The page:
Press Release | Washington, DC | May 26, 2016

Plan to Fully Commemorate Shockoe Bottom’s History Moves Forward

Public Invited to Join Hands-on Design Workshops May 31-June 3

The National Trust for Historic Preservation announced today that a series of public workshops will be held in Richmond next week to surface new ideas to enhance and refine the Community Proposal for a Shockoe Bottom Memorial Park. The workshops are a direct response to the community’s call for a fuller interpretation of Shockoe’s history.

Representatives from the Center for Design Engagement (C*DE), a nonprofit program of the University of Massachusetts, will travel to Richmond to join the Sacred Ground Historical Reclamation Project, Preservation Virginia, and the National Trust in leading a community design charrette over the course of several days. The design charrette will provide an open and welcoming atmosphere where individuals are encouraged to share their ideas to create a detailed and thoughtful memorial park proposal.

“Shockoe Bottom is a sacred place, and we have one chance to get right how we appropriately commemorate Richmond’s slave history,” said Rob Nieweg, senior field director and attorney at the National Trust for Historic Preservation. “Richmonders sent a clear message during the Richmond Speaks process that what is currently offered by the Lumpkin Jail museum concept does not go far enough.”

The Community Proposal for a Shockoe Bottom Memorial Park is the result of a collaborative effort led by the nonprofit Sacred Ground Historical Reclamation Project. It seeks to interpret Shockoe Bottom as a Site of Conscience: to provide a full accounting of Richmond’s slavery history to promote reflection, understanding and healing—while also cultivating economic development to benefit all Richmonders.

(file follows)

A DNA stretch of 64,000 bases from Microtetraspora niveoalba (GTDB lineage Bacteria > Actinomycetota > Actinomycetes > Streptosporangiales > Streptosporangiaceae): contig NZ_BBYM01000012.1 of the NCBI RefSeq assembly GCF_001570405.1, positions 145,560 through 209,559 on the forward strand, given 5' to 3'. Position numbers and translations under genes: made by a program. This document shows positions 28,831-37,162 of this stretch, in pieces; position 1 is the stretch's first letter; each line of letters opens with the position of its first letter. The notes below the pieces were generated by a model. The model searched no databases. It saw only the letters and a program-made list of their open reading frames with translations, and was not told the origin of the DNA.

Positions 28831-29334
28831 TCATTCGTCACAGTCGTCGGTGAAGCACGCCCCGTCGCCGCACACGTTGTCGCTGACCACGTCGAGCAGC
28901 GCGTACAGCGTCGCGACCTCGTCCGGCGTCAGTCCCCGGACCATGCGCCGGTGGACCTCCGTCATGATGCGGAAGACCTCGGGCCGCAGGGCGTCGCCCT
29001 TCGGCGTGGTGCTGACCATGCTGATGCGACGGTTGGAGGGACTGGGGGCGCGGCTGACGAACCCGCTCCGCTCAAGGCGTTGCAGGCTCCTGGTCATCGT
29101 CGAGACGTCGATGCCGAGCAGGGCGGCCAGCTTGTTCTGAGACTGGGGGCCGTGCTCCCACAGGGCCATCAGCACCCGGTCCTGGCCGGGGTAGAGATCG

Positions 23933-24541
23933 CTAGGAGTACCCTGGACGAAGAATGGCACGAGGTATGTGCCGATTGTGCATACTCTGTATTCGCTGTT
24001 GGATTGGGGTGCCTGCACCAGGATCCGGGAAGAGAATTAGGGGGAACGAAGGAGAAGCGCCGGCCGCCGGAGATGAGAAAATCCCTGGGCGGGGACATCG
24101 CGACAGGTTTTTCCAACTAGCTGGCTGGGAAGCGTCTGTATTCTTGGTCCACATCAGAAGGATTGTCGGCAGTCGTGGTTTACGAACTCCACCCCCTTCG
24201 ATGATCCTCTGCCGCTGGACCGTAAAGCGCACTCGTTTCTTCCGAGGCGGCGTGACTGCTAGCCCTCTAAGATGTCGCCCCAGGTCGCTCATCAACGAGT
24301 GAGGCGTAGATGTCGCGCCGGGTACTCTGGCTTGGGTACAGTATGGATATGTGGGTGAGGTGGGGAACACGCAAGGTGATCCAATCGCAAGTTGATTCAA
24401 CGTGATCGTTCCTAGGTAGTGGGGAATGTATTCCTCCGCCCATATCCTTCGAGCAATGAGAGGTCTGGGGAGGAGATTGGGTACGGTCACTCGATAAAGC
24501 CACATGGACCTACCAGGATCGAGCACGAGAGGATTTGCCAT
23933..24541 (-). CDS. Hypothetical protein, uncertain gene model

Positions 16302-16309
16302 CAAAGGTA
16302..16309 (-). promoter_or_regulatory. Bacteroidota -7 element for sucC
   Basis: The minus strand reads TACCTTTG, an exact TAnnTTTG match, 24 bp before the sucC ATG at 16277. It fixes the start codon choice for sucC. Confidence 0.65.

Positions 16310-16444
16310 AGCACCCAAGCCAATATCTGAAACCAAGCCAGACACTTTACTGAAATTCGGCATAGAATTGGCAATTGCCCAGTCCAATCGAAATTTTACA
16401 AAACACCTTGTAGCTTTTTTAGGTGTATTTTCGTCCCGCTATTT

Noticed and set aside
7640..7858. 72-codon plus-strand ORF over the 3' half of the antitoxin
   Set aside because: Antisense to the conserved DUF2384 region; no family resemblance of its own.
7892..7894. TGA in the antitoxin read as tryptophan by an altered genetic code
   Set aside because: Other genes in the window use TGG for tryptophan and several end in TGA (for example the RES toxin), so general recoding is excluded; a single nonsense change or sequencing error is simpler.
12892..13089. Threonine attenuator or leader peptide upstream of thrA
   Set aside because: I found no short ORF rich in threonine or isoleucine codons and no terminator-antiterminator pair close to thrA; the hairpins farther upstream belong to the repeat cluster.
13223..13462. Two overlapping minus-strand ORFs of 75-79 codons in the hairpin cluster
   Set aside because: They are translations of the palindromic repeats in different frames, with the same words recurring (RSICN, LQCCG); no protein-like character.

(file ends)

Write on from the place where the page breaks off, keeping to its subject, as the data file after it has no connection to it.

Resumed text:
“The opportunity before Richmond's residents, right now, is to change this city's public history landscape, to change the story that it tells about itself—to itself and to the world,” said Ana Edwards, chair of the Sacred Ground Project. “The existing value and ongoing potential of Shockoe Bottom to connect Richmond's histories to each other and be a counterweight to the Monument Avenue narrative is remarkable and unique.”

“Shockoe Bottom has become such a crucial test about whether or not we can or will confront the full legacies of slavery,” said Dr. Max Page, professor of Architecture at the University of Massachusetts and co-founder of the C*DE. “This is one of the most important public history debates around slavery in the country and I am pleased that UMass Amherst faculty and students were invited by the community to be a part of this effort.”

“Ensuring that the community’s ideas for telling this significant American story are incorporated, using the Bottom as a focal point for reconciliation, and finding opportunities for sustainable and appropriate economic growth are vitally important to the future of Shockoe Bottom and Richmond,” said Elizabeth Kostelny, chief executive officer of Preservation Virginia.

The schedule for the design charrette is as follows:

  • May 29 and 30: The CD*E team will tour Shockoe Bottom and other sites related to the history of slavery in Richmond, and meet with high school students, local leaders and key institutions involved in the public conversation.